Title VII protects employees from discrimination based on their religion and requires employers to make reasonable accommodations for religious practices. But the requirement isn’t absolute.
You don’t have to accommodate all religious needs if doing so is unreasonable. And you don’t have to give in to the exact accommodation that employees request.
Here’s how the religious-accommodation process works:
1. Employees must show they have a bona fide belief that complying with an employer’s job requirement is contrary to their religion. Example: a requirement that all employees be clean-shaven or wear no head coverings when one’s religion requires wearing facial hair or a headscarf.
2. Employees then must tell their employer about the conflict.
3. Employers then must show either that they offered a reasonable accommodation (such as exempting employees from dress or grooming requirements) or that providing the exemption created an undue hardship. Example: an employer might conclude that allowing an employee to take every Sunday off to worship isn’t feasible.
Recent case: Juan Valdes, who is a Muslim, accepted a spot in a training course to prepare him to work as a correctional officer for the state of New Jersey. The military-style training included grooming standards, including a requirement to be clean-shaven.
Valdes said he couldn’t completely shave his beard because his religion prohibited it. His supervisors then compromised and allowed him to retain a beard no longer than 1/8 inch in length. The parties signed an agreement spelling out the requirement.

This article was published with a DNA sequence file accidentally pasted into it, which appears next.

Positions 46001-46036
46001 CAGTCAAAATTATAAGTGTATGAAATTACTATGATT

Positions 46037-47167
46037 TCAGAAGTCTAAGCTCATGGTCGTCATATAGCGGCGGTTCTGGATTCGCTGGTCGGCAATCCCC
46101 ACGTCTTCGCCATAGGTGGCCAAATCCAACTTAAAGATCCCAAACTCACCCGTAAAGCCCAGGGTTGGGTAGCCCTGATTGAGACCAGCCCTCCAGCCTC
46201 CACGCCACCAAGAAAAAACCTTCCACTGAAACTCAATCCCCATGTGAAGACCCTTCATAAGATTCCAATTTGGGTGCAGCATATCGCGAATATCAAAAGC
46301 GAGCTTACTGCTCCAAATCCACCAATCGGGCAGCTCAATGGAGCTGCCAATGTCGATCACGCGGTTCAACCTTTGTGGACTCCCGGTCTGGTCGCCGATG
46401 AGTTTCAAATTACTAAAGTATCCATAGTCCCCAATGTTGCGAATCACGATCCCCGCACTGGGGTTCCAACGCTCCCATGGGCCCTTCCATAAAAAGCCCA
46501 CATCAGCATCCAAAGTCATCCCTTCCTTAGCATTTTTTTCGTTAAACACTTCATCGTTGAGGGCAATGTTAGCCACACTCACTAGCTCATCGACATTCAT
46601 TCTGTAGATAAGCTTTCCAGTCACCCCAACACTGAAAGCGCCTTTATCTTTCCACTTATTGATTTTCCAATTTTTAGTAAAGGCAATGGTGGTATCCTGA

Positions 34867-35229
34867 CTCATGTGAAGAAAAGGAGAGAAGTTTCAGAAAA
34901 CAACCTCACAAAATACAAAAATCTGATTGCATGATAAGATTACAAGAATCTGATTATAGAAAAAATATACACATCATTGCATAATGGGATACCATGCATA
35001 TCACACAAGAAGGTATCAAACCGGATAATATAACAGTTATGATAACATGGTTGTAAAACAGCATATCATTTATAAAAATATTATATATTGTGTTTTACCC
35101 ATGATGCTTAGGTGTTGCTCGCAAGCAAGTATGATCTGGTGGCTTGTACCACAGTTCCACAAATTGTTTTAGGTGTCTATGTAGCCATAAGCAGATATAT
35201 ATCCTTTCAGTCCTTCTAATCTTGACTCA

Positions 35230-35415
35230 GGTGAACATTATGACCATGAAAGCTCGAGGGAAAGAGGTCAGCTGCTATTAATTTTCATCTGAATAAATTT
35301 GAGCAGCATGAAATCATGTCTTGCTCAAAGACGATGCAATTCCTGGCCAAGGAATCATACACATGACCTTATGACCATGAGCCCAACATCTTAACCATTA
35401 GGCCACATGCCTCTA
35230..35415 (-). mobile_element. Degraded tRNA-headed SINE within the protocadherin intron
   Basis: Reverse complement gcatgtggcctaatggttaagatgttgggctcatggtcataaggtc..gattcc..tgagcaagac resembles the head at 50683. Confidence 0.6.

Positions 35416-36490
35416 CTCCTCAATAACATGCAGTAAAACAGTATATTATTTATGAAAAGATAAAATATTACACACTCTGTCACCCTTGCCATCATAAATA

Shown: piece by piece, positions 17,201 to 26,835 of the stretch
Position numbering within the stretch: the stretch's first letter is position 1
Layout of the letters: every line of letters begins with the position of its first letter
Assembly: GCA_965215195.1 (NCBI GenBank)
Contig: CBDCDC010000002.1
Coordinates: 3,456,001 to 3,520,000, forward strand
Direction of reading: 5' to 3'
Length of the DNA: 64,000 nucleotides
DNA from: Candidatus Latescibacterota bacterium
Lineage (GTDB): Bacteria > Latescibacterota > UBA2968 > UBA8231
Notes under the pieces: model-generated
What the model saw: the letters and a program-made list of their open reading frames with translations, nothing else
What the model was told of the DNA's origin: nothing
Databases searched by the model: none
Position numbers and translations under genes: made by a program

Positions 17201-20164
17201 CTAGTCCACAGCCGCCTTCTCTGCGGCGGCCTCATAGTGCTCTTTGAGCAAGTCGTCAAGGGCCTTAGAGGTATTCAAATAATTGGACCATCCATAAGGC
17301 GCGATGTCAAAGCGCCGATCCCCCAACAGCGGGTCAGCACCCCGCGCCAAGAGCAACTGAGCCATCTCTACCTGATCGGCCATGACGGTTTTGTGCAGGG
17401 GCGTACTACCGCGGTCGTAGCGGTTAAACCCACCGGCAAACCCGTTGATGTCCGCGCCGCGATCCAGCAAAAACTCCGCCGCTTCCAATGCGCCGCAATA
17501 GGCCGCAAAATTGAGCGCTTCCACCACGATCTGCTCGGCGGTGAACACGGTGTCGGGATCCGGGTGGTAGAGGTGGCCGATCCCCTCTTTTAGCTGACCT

However, Valdes came to the training program with a longer beard than had been agreed upon and program supervisors disciplined him several times. Finally, they discharged Valdes. He sued, alleging the program had not reasonably accommodated his right to practice his religion.
The court disagreed. The accommodation he received might not have been exactly what he wanted, but it was what he had agreed to. The agreement Valdes signed meant the accommodation was fine. (Valdes v. State of New Jersey, No. 05-3510, DC NJ, 2007)
- How to Fire an Employee the Legal Way: 6 Termination Guidelines
- We're going to be slammed this month! Must we let employee remain on FMLA leave?
- Take action to prevent customers from harassing employees
- Wellness Programs
- The pendulum swings back: More courts hesitate to interfere with minor job changes